Consider right now who your ideal buyer would be: What do they do for fun? What are their favorite books? What social networks do they use? How old are they? What do they drink at Starbucks? What brands do they wear?

 

(Does any of this info really matter Rae??)

 

Believe it or not it does, precocious petunia. See, by figuring out these seemingly insignificant details about your perfect reader, you’re also figuring out who your real-life ideal buyer is too– someone who would looooove your book as much as they love playing RPGs or watching Black Panther on loop. You write for this *ONE* particular person, and you are going to sell to this sort of person as well.

 

More importantly, once you have that ideal reader avatar figured out, you can start honing in on where to find them and how to market YOUR BOOK to them in a way that will interest them. So how do you mold your ideal reader from the raw clay of imagination?? You take this free download and fill it in accordingly, friend!:

There are no right or wrong answers here. This worksheet asks the questions that matter to you as a teen-bean writer. Answer the questions based on what YOU want most in a perfect potential reader– not what you think matters most, or what you think your potential reader might be like. The more details you add, the more you’ll start to figure out who your real-life ideal reader is, where they can be found, and how you can sell your book to them!

 

Yeah, this avatar may be imaginary and yeah you may never find an exact living replica of this avatar, but you will start to figure out who your target audience is, what they generally look like, do for fun, and most importantly- what they READ!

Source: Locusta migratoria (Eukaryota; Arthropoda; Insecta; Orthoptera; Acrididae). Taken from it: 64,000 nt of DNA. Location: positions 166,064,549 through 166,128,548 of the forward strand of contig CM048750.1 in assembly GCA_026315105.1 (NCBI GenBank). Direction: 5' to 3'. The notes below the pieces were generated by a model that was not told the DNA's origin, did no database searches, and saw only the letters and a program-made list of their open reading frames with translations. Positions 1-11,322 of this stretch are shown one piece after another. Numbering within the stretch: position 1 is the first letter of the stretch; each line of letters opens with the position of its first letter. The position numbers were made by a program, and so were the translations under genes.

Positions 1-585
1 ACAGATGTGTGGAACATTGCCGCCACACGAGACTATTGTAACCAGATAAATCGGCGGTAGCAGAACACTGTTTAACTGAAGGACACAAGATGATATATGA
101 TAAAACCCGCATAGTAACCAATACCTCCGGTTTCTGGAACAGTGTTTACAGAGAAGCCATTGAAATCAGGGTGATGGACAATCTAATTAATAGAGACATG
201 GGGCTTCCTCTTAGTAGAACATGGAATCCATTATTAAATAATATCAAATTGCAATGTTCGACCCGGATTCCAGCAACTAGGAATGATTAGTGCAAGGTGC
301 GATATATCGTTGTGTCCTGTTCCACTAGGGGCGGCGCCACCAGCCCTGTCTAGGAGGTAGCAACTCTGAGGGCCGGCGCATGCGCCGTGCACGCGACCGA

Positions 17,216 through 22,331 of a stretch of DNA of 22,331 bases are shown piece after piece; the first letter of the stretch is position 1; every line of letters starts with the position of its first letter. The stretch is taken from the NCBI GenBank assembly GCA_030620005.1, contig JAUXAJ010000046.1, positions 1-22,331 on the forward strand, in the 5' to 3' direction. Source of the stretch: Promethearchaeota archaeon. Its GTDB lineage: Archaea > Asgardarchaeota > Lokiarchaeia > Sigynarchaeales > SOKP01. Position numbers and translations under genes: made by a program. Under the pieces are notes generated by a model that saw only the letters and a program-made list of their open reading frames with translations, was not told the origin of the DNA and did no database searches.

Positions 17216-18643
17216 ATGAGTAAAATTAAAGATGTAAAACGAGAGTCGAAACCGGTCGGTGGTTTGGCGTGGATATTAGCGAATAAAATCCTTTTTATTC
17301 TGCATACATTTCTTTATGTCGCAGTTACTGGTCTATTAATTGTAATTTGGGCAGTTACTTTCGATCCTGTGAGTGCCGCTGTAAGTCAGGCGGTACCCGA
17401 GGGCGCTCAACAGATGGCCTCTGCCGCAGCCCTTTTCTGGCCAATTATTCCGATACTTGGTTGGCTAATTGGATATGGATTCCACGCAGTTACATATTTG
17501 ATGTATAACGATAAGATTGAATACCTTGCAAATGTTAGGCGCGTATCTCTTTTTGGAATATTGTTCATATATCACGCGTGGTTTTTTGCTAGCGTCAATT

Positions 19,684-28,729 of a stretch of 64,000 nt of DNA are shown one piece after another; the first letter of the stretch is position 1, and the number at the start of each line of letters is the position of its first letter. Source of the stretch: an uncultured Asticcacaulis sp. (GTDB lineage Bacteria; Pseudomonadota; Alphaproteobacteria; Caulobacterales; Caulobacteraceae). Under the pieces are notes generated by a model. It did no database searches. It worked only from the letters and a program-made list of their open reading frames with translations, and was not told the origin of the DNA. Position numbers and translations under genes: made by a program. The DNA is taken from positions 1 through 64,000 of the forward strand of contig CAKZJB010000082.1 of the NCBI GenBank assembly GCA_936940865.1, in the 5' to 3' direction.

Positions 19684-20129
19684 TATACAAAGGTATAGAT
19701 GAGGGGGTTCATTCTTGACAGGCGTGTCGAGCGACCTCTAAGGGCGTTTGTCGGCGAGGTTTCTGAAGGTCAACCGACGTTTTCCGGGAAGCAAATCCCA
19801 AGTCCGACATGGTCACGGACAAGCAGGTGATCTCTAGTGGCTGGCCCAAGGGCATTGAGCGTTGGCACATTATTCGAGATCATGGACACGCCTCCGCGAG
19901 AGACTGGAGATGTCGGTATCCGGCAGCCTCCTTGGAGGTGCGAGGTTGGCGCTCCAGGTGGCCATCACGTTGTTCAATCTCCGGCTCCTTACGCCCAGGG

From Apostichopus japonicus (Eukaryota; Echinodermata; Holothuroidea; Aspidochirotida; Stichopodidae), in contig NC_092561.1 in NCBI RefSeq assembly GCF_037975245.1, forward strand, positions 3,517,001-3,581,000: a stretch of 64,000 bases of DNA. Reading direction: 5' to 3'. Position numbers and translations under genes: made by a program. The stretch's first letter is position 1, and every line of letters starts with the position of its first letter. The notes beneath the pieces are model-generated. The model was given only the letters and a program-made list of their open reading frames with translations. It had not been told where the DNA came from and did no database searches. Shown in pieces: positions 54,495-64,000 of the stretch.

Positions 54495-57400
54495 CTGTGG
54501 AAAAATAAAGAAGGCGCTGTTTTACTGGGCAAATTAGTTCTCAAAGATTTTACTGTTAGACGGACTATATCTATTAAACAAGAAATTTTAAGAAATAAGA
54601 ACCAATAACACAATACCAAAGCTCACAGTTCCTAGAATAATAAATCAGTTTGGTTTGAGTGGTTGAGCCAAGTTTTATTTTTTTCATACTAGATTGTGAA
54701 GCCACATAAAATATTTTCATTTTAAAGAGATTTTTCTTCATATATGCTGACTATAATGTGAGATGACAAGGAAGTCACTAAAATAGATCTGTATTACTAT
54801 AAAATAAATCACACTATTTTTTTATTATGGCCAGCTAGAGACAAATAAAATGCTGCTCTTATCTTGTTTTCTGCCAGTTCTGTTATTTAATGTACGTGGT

3. Hang Where They Hang and Sell your Book, Baby!

Where are your readers gathering? What social networks are they on? If your audience is more teen based, then you’ll want to forgo networks like Facebook or Pinterest. Pay more attention to networks like Twitter, YouTube, Snapchat and Instagram instead. There are marvelous ways to connect with potential readers on these sites and pitch your book in creative ways.

 

But don’t limit yourself to just an online presence. Check out local cafes, bookstores and any other relevant shops your ideal reader might be at and ask to hang posters promoting your book. Or take it a step further and ask to display some of your books (signed) in their storefront. I know many small bookstores will support local authors so be sure to emphasize that you are a local, self-published author.

 

Take it a step further by joining book fairs, cons that your ideal reader would be at and get a booth for yourself. And don’t limit yourself to just book fairs. This is where figuring out your ideal reader’s other interests come in handy. If your ideal reader also loves Pokemon, Mega Man and Spiderman, then try to get a booth at comic con and sell your books there too. Or simply bring business cards with you to these cons, a few free books to hand out and get to know potential readers face to face in this super awesome environment! Heck, even farmer’s markets are a fantastic (and fairly cheap) way to set up a booth and get the word out there to your ideal potential reader, if that’s where they’d be found!

By Rae Elliott
Source: barelyharebooks.com

Visit us at First Edition Design Publishing